Balancing technology and service innovation

10 Jun 2008
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With technology traditionally driving new telecom services, instead of the other way around, operators have a lot to learn about innovation. And with internet companies encroaching on their once secure domain, telcos are rethinking everything from what is core to business and IT transformation to revenue sharing models. A group of telecom executives explored these issues in a roundtable, sponsored by Nokia Siemens Networks, held in conjunction with the Telecom Asia Awards in Phuket in April.

The panel was moderated by Gartner VP of research Martin Gutberlet and comprised Aircel CIO Ravinder Jain, Reach CIO Sundi Balu, Nokia Siemens Network head of South Asia Joe Doering, Satyam SVP for telecoms practice Subrahmanyam Ivatury and Telecom Asia group editor Joseph Waring.

The panelists explored the topic "The wave toward carrier evolution, business transformation and convergence." The discussion focused at the start on how roles are changing as internet companies and new content providers make their presence felt in the telecoms market.

With the growing importance of partnering with non-telco entities, Gutberlet playfully asked the panel if they're willing the share at least 50% of their revenue with the media guys.

Aircel's Jain said, "If you look at the important part - it's the access to the subscriber. At the end of the day, I'm the carrier and I would not like to share too high of a percentage of the revenue."

It comes back to who owns the customer, and most operators continue to hold a more traditional view - it's their subscriber and they allow partners access, so they feel they should get the lion's share. Gutberlet argued that this perspective is bound to evolve as operators develop more balanced partnerships with the others in the value chain.

Given the core capabilities and competencies of most operators, he asked if they have a chance to compete with the internet players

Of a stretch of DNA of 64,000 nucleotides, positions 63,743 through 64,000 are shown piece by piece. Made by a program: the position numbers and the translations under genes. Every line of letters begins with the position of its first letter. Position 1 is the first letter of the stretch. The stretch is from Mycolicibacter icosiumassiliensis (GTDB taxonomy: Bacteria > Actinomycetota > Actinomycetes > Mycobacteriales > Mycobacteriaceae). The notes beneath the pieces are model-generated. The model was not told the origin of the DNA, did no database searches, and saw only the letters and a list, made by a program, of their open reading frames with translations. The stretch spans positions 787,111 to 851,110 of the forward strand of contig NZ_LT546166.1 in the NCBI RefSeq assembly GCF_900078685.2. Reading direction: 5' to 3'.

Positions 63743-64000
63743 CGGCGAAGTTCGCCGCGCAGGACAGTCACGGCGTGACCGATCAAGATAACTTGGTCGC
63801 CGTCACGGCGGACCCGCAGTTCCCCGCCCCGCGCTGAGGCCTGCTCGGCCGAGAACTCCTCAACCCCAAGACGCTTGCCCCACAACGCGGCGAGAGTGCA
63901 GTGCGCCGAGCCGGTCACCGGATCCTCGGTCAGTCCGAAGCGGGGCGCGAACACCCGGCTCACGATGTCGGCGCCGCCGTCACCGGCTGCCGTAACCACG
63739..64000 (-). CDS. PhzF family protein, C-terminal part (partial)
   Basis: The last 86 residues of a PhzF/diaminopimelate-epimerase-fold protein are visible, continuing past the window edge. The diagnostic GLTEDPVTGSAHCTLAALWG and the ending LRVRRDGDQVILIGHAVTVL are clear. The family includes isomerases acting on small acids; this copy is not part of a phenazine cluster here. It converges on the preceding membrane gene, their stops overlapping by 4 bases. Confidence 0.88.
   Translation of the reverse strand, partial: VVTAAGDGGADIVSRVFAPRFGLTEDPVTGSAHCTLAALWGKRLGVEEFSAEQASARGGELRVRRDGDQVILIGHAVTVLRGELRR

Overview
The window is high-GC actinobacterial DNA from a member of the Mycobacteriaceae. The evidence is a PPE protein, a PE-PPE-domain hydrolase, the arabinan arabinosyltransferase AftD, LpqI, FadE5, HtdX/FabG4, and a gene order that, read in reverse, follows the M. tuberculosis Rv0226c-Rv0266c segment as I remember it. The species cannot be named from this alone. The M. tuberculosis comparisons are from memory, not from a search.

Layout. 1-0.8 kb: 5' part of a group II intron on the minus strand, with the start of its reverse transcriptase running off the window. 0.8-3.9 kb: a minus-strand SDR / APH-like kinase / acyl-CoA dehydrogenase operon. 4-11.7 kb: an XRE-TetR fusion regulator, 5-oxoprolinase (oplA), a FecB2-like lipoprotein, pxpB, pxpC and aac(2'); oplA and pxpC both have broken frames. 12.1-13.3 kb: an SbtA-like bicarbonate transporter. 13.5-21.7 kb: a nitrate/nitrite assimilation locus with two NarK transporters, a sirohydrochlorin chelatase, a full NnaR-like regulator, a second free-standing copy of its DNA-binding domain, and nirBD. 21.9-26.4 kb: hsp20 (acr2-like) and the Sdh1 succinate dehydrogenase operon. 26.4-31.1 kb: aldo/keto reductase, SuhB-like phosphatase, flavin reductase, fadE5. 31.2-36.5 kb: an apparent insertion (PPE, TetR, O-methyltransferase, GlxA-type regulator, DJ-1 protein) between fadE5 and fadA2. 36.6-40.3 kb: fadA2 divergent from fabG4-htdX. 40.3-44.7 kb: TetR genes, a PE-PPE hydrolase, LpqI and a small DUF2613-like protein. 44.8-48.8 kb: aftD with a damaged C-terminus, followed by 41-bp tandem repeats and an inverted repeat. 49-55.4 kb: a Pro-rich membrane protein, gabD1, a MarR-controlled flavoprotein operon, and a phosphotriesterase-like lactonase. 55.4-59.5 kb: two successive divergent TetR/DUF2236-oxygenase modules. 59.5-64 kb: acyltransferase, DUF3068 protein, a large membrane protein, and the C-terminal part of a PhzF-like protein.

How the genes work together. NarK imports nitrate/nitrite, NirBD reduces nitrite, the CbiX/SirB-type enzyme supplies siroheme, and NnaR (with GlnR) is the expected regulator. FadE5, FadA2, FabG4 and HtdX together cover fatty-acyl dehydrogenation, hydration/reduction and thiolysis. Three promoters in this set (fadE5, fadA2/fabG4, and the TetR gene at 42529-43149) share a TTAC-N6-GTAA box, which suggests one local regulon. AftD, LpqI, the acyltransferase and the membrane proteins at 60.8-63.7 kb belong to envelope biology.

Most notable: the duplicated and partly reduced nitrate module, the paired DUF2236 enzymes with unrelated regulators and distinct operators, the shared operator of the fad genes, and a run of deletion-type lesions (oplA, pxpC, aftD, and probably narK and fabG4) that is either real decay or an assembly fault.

NSN's Doering said telcos' core competencies start with providing data pipelines to embrace the internet via broadband access and ensuring high-quality telephony services - that is the fundamental of the current business model. "Beyond that, interactive multimedia services with a premium quality of service will create unique value propositions beyond the standard internet access. An example, is "Ëœforensic watermarking', a telco application that assures content owners, such as the Hollywood studios, that their blockbuster movies are protected against unauthorized copying."

He added that another area is location-based services. "These mainly mobile applications are things that the internet model per se cannot provide as they leverage on the core capabilities of the operators."

Ivatury from Satyam pointed out that one of the things that operators are not as good at as the internet companies is in creating innovative new services. "The primary difference is that the Googles are a lot more nimble."

With most operators' service portfolio fairly limited and supporting a sluggish pipeline, Gutberlet suggested that operators have to learn a lot of about new innovation and how to manage innovation. "This means you have to take risks in order to fund innovation, and that is a fundamental difference."

As more operators move toward mobile TV, the question on many people's mind is anyone is really making money and how can operators improve the business case.

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